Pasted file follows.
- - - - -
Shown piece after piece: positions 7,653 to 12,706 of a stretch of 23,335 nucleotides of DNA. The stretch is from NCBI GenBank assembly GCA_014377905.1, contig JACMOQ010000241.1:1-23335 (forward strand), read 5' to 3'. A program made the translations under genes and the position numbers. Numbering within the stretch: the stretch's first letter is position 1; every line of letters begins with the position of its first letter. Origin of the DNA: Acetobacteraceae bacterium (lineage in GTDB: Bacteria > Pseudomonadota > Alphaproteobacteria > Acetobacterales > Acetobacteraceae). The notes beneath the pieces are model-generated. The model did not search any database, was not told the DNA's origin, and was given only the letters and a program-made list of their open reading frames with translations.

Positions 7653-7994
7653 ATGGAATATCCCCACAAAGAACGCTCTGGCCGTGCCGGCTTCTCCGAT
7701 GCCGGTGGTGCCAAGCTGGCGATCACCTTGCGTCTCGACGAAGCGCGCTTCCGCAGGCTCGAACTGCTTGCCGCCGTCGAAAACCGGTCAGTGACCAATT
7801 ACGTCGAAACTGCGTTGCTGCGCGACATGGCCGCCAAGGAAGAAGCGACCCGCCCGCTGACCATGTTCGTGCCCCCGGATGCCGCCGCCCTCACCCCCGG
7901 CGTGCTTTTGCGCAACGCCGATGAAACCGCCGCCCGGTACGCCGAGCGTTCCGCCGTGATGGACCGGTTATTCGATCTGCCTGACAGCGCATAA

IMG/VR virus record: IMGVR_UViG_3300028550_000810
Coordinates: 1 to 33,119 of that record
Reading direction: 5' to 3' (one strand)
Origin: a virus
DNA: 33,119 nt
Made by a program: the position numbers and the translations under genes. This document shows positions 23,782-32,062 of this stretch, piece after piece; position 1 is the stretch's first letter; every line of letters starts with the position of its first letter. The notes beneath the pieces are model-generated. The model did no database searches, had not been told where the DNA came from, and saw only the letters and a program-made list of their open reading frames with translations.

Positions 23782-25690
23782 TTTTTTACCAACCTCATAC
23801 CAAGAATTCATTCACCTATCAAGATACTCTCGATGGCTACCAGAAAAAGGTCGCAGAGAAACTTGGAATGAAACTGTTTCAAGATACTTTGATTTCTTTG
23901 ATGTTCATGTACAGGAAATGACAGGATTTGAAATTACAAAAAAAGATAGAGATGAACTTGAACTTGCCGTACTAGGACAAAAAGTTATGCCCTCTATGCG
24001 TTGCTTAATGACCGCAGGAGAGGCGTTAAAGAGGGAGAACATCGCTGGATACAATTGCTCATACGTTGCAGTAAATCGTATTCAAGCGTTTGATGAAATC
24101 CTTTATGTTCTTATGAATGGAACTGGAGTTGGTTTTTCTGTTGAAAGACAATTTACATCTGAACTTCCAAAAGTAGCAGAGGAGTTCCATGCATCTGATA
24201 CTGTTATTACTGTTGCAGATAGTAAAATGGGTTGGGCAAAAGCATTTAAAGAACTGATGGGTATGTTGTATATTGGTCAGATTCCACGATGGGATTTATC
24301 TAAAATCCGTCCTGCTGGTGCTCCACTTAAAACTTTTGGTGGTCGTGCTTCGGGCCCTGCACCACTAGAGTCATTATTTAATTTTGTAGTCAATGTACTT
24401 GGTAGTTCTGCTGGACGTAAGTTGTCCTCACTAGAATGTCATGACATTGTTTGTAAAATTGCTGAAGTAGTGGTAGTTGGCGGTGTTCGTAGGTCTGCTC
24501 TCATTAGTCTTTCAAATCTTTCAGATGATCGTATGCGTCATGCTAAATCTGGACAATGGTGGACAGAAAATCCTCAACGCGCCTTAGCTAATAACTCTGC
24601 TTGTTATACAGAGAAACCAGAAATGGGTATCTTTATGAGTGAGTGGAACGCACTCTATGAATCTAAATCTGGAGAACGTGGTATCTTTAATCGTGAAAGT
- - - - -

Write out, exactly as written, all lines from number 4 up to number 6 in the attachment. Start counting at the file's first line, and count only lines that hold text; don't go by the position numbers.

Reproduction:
7701 GCCGGTGGTGCCAAGCTGGCGATCACCTTGCGTCTCGACGAAGCGCGCTTCCGCAGGCTCGAACTGCTTGCCGCCGTCGAAAACCGGTCAGTGACCAATT
7801 ACGTCGAAACTGCGTTGCTGCGCGACATGGCCGCCAAGGAAGAAGCGACCCGCCCGCTGACCATGTTCGTGCCCCCGGATGCCGCCGCCCTCACCCCCGG
7901 CGTGCTTTTGCGCAACGCCGATGAAACCGCCGCCCGGTACGCCGAGCGTTCCGCCGTGATGGACCGGTTATTCGATCTGCCTGACAGCGCATAA